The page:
# What is Par Value?

Par Value, otherwise known as Face Value or Nominal Value, is the value of a security as stated by the issuing entity. A security is often offered for this standard denomination of money, which may or may not correspond to its current market value.

In this context, the term “security” refers to a financial instrument representing ownership, a debt agreement, or rights to ownership that can be bought and sold. Examples of securities include stocks, bonds, options, futures, and mutual funds.

## Applications of par value

#### In Stocks:

• Initial Value

In stocks, par value is the minimum price at which shares are initially issued.

• Legal implications

It may have legal consequences, especially if it is being sold at the minimum price for which shares can be sold.

• Symbolic Value

Today, the par value of a stock is often set at a minimal amount, occasionally, even a fraction of a cent, making it largely symbolic.

#### In Bonds:

• Redemption Value

For bonds, the par value is the amount paid to the bondholder at maturity.

• Interest Calculation

Bondholders get interest in the form of a specified percentage of the par value, which is also a basis for calculating interest payments.

Investopedia.com, offers the following example:

“For example, if a bond with a par value of \$100 is purchased with a maturity date one year in the future, the bondholder is entitled to collect \$100 from the issuing company at the end of that year—in addition to whatever interest payments the bond yielded.”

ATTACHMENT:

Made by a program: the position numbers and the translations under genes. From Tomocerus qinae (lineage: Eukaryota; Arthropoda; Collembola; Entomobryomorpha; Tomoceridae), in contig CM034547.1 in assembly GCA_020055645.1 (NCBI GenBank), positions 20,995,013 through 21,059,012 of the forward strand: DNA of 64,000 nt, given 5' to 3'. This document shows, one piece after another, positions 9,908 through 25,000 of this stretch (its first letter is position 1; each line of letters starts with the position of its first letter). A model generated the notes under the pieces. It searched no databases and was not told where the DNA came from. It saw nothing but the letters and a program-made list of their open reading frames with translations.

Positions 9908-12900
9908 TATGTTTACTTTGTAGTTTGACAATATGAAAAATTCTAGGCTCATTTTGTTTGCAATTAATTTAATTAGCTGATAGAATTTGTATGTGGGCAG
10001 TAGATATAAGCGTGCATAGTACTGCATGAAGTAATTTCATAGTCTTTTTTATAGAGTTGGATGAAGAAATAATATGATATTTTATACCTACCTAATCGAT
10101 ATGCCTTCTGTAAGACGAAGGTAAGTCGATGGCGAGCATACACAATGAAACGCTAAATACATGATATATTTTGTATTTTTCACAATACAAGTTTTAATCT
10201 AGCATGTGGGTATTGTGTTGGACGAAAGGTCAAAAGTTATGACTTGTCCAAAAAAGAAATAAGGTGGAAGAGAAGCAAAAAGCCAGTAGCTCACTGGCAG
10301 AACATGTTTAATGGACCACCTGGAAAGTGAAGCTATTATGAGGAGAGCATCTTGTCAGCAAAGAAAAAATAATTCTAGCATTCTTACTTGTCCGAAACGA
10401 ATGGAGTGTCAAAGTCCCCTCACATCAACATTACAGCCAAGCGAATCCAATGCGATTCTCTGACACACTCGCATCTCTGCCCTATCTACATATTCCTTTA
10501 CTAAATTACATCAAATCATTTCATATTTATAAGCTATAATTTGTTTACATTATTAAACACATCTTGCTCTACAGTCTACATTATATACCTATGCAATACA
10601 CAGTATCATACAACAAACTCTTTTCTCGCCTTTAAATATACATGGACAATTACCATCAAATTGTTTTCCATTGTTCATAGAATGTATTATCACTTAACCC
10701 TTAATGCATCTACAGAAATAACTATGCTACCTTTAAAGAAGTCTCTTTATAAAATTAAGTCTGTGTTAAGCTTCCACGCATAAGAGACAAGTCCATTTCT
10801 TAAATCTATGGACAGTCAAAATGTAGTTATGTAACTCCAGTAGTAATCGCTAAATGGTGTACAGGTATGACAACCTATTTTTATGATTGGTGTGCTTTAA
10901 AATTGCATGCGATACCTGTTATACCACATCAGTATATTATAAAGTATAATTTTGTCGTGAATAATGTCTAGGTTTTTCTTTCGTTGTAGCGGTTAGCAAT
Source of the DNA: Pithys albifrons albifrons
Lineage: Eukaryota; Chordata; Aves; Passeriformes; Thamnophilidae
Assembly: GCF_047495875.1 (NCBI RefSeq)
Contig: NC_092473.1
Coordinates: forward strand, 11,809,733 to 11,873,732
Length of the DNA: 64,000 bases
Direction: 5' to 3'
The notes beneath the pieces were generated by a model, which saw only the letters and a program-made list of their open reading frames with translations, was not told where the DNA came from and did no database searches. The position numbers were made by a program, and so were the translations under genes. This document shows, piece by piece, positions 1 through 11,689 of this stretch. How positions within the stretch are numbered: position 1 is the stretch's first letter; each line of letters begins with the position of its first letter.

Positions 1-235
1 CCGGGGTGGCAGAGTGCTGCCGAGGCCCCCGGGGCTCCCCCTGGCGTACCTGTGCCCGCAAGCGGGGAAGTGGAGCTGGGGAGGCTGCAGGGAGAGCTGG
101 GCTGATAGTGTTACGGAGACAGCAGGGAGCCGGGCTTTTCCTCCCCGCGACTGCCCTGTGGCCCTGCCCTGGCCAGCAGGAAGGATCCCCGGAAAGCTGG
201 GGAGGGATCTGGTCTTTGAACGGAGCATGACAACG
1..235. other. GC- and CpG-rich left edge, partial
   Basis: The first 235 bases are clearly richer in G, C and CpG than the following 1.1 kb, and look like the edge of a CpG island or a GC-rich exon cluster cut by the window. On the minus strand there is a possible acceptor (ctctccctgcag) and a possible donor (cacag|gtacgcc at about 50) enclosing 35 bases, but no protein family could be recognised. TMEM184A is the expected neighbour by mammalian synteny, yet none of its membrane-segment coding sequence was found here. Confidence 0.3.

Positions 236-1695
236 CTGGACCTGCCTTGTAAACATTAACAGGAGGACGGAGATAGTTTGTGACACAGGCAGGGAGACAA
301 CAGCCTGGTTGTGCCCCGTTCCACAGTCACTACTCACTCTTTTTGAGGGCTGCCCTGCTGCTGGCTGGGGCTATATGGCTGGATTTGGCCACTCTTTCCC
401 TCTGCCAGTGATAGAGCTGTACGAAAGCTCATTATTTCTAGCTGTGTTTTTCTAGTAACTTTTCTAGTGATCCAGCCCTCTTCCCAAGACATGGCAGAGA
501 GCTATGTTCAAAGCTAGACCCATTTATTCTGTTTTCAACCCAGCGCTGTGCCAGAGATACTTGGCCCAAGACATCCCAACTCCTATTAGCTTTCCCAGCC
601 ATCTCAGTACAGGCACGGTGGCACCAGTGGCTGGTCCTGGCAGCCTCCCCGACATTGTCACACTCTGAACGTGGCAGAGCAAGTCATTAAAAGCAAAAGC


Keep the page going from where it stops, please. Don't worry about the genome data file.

## Implications

#### For investors:

• Stocks

Par value has limited significance for stock investors in modern markets.

• Bonds

It is important to bond investors because it impacts both the maturity return and the periodic interest payments.

#### For Companies:

• Capital Structure

A company’s legal capital structure may be affected by par value decisions for its stock.

• Bond Issuance

When issuing bonds, the par value can influence investors’ perceptions and appeal of the bond.

## Challenges and considerations regarding par value

There are several challenges people may face, including:

• Misinterpretations

In some cases, par value is mistakenly equated with market value, which may lead to some confusion among inexperienced investors.

• Regulatory Requirements

Different jurisdictions have their own unique legal standards that companies must adhere to regarding par value.

Written by Nicolas Perez Diaz